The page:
Pinching a pair of Sequel 2s from a close audio bud reveals a solid foundation to the original. The guys from Kansas were truly on to something back then. And as now, the sound from a MartinLogan speaker does a special something with the mids that is awfully tough to get unless you are spending a boatload of money, thanks to the absence of the box itself. If you care to read what we had to say about the Sequel in depth back in issue 68, click here.

Interestingly, the Sequel was nearly a foot taller than the ESL 9, yet thanks to the ML “Microperf”panels and a much more streamlined frame, the current speaker is stronger and disappears into the room far better than its ancestor did. Where the Sequel had a crossover point of only 120 hz, the ESL 9 crosses over to its pair of 10-inch woofers at 370hz, yet the transition between woofers and panel is far better than it’s ever been. No doubt this comes from MartinLogan’s extensive subwoofer experience, applying the same aluminum cone technology from their subwoofers here.

A vocal treat

The background vocals in Elvis Costello’s “Still This House is Empty Now” clearly occupy their own space, almost hiding behind Costello’s lead; an aspect of music reproduction that the panel really shines at. Yet segueing from Aimee Mann’s “Frankenstein” to Edgar Winter’s “Frankenstein,” the ESL 9s don’t miss a beat, handily driven by the Pass XA200.8 monoblocks.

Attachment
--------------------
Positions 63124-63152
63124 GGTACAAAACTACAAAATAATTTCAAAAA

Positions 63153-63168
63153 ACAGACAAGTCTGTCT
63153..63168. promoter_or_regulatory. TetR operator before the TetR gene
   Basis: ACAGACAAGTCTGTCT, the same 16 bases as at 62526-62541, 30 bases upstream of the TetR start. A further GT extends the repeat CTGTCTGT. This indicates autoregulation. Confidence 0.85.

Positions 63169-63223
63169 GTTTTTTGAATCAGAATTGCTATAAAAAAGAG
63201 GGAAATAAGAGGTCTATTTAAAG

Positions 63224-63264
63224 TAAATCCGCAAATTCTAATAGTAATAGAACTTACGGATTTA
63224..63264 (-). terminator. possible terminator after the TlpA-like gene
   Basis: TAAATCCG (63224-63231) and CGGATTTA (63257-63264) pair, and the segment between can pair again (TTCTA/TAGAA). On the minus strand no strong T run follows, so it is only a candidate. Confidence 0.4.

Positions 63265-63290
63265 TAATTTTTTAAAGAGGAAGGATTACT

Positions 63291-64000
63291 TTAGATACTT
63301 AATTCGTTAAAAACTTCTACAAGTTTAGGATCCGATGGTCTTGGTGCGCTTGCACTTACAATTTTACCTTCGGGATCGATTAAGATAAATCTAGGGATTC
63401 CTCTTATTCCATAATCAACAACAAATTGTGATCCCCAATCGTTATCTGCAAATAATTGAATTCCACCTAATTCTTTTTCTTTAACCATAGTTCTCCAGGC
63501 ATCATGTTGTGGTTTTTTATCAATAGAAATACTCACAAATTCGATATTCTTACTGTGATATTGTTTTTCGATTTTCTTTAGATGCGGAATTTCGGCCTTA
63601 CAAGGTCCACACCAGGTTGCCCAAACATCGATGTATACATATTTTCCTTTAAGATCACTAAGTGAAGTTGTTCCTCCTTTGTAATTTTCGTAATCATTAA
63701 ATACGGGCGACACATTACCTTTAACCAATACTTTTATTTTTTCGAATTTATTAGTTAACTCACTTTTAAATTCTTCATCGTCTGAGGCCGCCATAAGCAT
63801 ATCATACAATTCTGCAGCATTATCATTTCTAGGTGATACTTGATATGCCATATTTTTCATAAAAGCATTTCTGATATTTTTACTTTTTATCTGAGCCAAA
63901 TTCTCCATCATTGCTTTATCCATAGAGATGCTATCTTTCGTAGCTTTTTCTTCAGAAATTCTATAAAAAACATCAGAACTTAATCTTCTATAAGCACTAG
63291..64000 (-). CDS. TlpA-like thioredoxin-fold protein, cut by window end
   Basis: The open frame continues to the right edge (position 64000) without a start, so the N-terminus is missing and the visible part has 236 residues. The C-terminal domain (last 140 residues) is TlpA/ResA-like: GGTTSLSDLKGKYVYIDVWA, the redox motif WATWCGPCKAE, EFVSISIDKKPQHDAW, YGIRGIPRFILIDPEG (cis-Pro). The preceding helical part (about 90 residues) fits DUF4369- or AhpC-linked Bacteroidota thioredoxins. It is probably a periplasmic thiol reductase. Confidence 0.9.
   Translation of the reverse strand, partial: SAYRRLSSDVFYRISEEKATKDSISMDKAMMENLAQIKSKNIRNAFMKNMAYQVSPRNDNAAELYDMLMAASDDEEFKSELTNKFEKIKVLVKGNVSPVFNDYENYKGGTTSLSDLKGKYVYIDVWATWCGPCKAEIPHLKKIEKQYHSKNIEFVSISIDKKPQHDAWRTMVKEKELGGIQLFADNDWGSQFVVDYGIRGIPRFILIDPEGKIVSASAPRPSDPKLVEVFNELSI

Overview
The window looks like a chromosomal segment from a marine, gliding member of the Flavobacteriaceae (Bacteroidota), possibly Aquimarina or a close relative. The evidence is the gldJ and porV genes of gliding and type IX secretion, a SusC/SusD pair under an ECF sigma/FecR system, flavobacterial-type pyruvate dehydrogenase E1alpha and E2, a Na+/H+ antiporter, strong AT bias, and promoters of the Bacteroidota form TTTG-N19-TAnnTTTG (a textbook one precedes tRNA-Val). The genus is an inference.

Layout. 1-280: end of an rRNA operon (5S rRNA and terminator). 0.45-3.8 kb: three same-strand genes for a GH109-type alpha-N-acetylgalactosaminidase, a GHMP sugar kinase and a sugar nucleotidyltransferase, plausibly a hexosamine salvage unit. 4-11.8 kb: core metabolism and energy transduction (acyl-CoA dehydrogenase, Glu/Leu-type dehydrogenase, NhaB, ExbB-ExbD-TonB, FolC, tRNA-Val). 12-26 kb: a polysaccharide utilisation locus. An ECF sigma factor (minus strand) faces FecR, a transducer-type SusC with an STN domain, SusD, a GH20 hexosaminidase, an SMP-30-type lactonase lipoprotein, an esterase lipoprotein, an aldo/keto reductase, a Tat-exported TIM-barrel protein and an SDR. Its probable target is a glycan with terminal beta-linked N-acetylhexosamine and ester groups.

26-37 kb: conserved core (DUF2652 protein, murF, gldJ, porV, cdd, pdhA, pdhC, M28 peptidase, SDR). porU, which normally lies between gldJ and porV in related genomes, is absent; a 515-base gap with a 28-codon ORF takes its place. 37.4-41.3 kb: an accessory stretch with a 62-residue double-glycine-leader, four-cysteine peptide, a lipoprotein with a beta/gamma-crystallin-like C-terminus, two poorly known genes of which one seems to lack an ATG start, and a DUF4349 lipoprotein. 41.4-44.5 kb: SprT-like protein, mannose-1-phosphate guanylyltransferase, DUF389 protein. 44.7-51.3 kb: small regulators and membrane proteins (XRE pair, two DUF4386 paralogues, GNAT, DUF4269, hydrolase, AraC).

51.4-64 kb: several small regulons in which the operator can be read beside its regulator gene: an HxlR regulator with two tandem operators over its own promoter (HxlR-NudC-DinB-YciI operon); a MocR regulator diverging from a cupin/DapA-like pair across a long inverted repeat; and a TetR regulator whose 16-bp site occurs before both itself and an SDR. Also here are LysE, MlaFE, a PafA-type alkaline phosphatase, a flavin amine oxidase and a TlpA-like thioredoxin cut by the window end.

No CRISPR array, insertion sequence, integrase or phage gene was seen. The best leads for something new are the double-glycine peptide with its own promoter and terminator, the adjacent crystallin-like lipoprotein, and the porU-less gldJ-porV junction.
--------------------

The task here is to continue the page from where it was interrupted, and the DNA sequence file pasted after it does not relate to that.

Good as these tracks are, densely packed musical selections shine through the ESL panel. All of my favorite Crosby, Stills, and Nash records are a particularly tough trial, as these classic rockers all tend to sing at about the same level. Each of them has a distinct voice when rendered through the ESL 9s. Don’t even get me started on the Monkees. Returning to music of this century, the lead vocal in Greta Van Fleet’s “Highway Tune” not only takes center stage in the mix, the ESL 9s define lead singer Josh Kizka’s voice well enough, that you now easily know he’s not Robert Plant. Lesser speakers blur this line considerably.

Baby wants to rock

When I reviewed the MartinLogan Summits back in issue 13, their ability to deliver a major dynamic swing proved impressive. Finally there were some panels that could deliver enough oomph, providing a visceral enough experience to play rock music at a respectable level. The ESL 9 fully embodies this tradition, with a level of refinement that the earlier model did not have.